There’s one set of demos floating around which really deserved to be an album in its own right – Pet Shop Boys‘ 1984 demos recorded with Bobby Orlando. Around the time of the initial success of West End Girls, they recorded a whole fleet of demos, which are entirely unlike their finished counterparts, and are totally brilliant into the bargain. How different would their history have been if they had released this as an album?
Opportunities (Let’s Make Lots of Money) comes first. As with the final versions, it kicks off with a repeated drum sound, although this time it’s an 808 woodblock, among things. Then the bassline, which has been recycled from West End Girls. This is a much darker and gloomier version of the track, thanks to the deep choir of which Bobby O was so fond, but it’s pretty good nonetheless, despite the ill advised vocal acrobatics towards the end.
1988 b-side I Get Excited (You Get Excited Too) comes next, trying ever so hard to adhere to every Bobby O stereotype you can think off (the bass part, the choir, the big snares, the warbly synth arpeggios… all that’s lacking is the female vocal). But then, a couple of minutes in, it becomes almost recognisable as the final track – except somehow more energetic, and possibly even better. Well, without that awful synth part, anyway.
Two Divided by Zero is very recognisable as the completed track from Please (1986) – except that it’s totally awful. Stephen Hague dropped the dreadful transposed drum sounds and callbacks to West End Girls and turned it into something altogether darker, moodier, and more atmospheric. Without going anywhere near a choir sound, either, believe it or not. And I’m not sure who thought the “your momma” sample was funny…
Rent is somewhat spoiled by the awful drum introduction and poor vocal production, but you can hear the beginnings of one of their best songs here. If you really strain your ears. It’s a Sin on the other hand, is quite glorious. It’s enormous, electronic, and the choir is actually serving a useful purpose here. Even the drum breakdown in the middle fails to ruin the mood, because it comes back bigger than ever afterwards. They surely must have realised they had a number one hit on their hands already, mustn’t they?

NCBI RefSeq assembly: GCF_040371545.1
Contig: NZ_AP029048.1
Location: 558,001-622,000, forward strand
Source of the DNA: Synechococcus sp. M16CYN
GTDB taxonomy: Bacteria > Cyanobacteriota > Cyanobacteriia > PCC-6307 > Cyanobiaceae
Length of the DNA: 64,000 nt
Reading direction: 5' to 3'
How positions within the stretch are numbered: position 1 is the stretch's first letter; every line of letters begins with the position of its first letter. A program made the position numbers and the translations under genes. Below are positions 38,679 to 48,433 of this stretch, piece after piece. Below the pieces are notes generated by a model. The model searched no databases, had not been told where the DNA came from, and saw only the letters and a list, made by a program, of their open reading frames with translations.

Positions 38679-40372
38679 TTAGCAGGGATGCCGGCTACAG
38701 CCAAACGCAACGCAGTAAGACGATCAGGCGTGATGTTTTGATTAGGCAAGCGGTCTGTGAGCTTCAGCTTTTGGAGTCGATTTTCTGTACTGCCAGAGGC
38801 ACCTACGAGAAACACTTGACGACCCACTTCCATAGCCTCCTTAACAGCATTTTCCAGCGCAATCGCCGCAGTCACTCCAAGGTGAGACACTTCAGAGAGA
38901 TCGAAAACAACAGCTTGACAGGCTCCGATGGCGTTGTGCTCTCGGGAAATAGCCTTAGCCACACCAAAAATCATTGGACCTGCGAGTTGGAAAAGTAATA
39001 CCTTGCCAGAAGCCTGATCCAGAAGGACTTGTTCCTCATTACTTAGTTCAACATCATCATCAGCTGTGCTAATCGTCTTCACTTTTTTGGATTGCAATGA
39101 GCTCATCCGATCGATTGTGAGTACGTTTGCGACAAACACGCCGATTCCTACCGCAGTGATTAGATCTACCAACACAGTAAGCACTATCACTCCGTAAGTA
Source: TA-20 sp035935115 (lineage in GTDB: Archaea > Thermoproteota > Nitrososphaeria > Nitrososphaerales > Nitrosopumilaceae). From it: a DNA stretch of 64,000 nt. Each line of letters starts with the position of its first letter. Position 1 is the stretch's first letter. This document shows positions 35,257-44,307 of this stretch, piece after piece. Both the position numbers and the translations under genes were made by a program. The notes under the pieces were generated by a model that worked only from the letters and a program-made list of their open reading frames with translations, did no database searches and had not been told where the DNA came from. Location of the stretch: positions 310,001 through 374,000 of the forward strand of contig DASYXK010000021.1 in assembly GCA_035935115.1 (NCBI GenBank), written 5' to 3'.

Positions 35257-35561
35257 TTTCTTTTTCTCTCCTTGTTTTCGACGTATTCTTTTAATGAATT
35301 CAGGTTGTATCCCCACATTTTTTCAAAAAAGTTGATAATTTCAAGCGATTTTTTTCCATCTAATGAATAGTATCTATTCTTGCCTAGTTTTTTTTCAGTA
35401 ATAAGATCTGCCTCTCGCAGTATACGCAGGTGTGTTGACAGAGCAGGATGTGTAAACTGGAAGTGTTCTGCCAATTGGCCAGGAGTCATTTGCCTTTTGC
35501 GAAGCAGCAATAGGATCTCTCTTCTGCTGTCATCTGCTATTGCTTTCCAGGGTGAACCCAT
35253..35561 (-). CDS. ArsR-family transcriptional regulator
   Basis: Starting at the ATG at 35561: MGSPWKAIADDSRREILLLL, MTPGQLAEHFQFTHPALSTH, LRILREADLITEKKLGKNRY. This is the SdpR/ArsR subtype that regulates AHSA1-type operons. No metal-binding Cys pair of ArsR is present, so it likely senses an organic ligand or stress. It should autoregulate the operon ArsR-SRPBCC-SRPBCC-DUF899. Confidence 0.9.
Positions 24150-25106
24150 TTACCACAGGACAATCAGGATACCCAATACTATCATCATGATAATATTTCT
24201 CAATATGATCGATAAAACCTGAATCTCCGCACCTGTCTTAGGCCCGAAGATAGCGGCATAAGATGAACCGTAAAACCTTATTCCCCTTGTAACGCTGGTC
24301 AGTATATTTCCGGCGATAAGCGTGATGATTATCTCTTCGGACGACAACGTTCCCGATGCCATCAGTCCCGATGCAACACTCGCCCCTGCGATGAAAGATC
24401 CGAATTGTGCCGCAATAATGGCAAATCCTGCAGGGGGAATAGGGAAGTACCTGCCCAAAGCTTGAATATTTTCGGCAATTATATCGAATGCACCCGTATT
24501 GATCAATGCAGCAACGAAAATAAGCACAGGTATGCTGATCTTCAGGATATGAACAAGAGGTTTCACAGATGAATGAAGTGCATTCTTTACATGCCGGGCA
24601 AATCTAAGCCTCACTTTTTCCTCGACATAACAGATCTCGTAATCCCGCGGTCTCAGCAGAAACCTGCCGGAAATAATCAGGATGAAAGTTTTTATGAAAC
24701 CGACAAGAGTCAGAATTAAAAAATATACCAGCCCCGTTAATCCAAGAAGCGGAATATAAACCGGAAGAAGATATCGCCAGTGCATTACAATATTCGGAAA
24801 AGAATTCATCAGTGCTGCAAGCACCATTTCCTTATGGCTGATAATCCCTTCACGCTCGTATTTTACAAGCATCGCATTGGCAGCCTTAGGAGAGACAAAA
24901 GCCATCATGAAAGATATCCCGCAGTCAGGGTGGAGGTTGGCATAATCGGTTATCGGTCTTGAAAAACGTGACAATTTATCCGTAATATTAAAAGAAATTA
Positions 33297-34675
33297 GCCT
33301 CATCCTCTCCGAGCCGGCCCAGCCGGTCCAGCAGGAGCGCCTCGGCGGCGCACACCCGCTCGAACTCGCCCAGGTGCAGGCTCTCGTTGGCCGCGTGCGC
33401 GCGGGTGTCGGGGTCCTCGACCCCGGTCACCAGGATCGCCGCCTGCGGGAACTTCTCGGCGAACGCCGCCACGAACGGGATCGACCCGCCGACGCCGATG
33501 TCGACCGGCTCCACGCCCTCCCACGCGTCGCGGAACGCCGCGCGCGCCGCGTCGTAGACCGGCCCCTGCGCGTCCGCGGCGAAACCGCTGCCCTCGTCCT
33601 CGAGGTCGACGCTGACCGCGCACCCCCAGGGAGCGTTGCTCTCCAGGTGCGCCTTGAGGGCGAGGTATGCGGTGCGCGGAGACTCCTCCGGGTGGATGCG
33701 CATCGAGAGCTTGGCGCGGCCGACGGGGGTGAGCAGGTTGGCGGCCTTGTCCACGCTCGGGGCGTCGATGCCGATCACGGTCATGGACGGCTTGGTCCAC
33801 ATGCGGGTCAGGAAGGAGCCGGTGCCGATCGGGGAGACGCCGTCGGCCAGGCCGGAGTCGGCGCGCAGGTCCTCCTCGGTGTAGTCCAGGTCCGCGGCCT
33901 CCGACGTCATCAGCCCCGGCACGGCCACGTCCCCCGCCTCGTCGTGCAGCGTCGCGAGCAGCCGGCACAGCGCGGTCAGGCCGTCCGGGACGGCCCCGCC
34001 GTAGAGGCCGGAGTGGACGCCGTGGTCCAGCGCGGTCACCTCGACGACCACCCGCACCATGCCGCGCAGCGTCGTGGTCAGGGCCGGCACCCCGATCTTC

In the Club or in the Queue sadly never got released anywhere in the end. It’s nothing special, I suppose, but it might have made a nice Please or Actually b-side at least. The car samples don’t help much, but the piano does after all the Hi-NRG of the preceding tracks, and it’s good to hear something a little more experimental too.
The last two tracks would end up on their debut album Please a couple of years later – I Want a Lover and Later Tonight. Both have fairly modest production, suggesting that Bobby O may have left the boys to it for much of the recording. Or so it seems, until the inevitable attack of the killer handclaps half way through I Want a Lover. The last track, at least, is pretty calm.
Whether the artist likes it or not, there’s something very special about listening to demos like this. You feel you have much more of an understanding for where the song came from, and how it evolved into what it became – something which no amount of commentary from the artist can give you. And this collection in particular I’d particularly recommend.
You’ll have to poke around on the internet to find this set of demos – the chances of Pet Shop Boys releasing it commercially are slim to negligible.